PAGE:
The Godwinian Moment: Revolutionary Revisions of Enlightenment

Friday, May 4, 2007–Saturday, May 5, 2007
All Day

William Andrews Clark Memorial Library
2520 Cimarron Street

—a conference organized by Robert Maniquis, University of California, Los Angeles, and Victoria Myers, Pepperdine University

Because of the ground-breaking studies of the 1980s, William Godwin’s Enquiry concerning Political Justice has become of one the most important texts for charting transitions and continuities between the British Enlightenment and the Romantic era. Recent scholars have taken the Enquiry beyond the task of delineating Godwin’s political-philosophical system—beyond proving that he indeed had a rational system—and have begun to show how his later texts rethought an Enlightenment project that the Enquiry had already reconfigured. Current work has begun more detailed analysis of Godwin’s entire fictional oeuvre, as well as more careful interpretation and evaluation of his educational tracts, histories, dramas, and writings for children. Now the object of scholars equipped with a variety of theoretical, critical, and textual practices, Godwin is emerging a different and even richer index to the intellectual changes rung upon the British Enlightenment.

The current publishing environment has been hospitable to this extension of Godwin studies. Besides bringing Godwin’s various works back into print, scholars (including participants in the conference) are now editing both his diaries and his letters. This effort has continued to show how central Godwin is to understanding the transformations of Enlightenment through eighteenth-century Dissent and to picturing the various elements in London publishing and coterie culture; it also promises to penetrate below the stereotyped Godwinian surface, bringing into play details of his private community on the one hand and his active outreach beyond England on the other hand, thus enriching our sense of eighteenth-century family and cosmopolis. The conference emphasizes transitions from eighteenth-century styles of thought to new categories and configurations triggered by the challenge of revolution and reaction. Participants uncover various connections between Godwin’s work and concerns about marriage, family, and childhood; Rousseauian vs. dissenting theories of education; the advent of the historical novel; economic tropes and realities; and transformations of rhetoric and oratory.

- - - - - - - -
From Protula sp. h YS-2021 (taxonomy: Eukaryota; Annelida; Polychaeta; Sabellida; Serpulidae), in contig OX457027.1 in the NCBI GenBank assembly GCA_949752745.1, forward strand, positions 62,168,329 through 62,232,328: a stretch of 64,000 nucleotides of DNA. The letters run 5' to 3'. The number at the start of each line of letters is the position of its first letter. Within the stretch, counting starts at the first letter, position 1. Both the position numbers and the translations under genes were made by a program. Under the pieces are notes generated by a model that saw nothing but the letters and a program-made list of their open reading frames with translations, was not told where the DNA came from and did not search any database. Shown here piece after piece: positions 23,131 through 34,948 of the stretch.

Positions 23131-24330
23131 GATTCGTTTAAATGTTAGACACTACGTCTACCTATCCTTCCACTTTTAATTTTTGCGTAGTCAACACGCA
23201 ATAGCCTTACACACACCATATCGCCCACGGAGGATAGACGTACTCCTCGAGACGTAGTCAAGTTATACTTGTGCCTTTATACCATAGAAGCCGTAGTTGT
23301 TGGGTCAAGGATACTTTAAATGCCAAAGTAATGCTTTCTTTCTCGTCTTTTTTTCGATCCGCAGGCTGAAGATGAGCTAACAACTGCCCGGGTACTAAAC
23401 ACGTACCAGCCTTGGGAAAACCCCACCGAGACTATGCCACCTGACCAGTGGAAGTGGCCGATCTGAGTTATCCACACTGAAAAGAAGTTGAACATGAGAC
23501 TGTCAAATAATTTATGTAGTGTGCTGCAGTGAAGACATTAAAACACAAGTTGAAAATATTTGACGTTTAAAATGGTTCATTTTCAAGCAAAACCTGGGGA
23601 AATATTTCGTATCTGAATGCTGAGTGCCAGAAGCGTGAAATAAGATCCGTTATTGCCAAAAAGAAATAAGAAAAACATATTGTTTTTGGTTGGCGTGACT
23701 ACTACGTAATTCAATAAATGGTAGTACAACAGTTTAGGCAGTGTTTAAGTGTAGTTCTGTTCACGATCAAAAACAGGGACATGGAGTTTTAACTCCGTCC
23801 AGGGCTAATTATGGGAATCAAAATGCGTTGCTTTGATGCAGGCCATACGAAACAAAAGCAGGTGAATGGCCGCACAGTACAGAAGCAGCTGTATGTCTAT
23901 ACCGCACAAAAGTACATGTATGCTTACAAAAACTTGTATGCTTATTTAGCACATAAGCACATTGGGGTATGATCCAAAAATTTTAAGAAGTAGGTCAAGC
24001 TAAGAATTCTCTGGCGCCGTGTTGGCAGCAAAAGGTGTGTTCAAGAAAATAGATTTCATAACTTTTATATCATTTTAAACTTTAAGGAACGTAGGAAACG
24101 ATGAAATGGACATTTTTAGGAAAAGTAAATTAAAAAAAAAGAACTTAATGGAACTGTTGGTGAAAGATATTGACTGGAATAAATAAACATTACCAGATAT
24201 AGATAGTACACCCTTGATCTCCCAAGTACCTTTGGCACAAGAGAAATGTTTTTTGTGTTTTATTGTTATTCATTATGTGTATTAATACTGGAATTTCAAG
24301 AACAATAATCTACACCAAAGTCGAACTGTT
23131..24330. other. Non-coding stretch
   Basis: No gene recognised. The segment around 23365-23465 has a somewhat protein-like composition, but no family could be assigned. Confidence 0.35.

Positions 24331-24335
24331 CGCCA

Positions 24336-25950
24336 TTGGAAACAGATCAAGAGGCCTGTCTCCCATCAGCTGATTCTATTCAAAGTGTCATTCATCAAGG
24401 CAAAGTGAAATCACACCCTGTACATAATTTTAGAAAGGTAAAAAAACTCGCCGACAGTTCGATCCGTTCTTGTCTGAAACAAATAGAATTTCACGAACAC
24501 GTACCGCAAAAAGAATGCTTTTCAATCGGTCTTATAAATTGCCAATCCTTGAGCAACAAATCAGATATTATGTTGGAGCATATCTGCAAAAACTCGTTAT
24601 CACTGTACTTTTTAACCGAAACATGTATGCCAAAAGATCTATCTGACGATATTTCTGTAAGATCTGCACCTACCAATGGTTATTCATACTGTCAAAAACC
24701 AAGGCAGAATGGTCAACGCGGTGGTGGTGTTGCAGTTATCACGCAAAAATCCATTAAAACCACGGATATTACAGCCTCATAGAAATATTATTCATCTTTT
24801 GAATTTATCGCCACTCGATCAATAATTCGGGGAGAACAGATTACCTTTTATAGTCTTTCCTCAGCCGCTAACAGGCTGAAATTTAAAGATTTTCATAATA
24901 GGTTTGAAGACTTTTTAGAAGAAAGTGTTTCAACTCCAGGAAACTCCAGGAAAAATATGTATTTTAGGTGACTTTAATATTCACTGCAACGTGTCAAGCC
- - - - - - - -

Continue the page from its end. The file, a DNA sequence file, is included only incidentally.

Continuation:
Moderator: Frederick Burwick, University of California, Los Angeles

Gary Handwerk, University of Washington
“‘Awakening the Mind’: William Godwin on Education”

Robert Anderson, Oakland University
“Godwin Disguised: Politics in the Juvenile Library”

Moderator: Donald G. Marshall, Pepperdine University

Timothy Webb, University of Bristol
“‘Assassins of Truth’: William Godwin and the Temptations of Legal Oratory”

Victoria Myers, Pepperdine University
“History and Oratory: Godwin’s Biography of William Pitt, Earl of Chatham”

Moderator: Beth Lau, California State University, Long Beach

Tilottama Rajan, University of Western Ontario
“The Disfiguring of Enlightenment: War, Trauma and the Historical Novel in Godwin’s Mandeville

Kenneth W. Graham, University of Guelph
“Reviewing and Ideological Change: Two Moments in the Godwin-Malthus Contention”

Moderator: Anne Mellor, Univeristy of California, Los Angeles

Julie A. Carlson, University of California, Santa Barbara
“Heavy Drama”

Robert Maniquis, University of California, Los Angeles
“Grand Incongruities: Godwin, Calvinism, and the Phantom Self”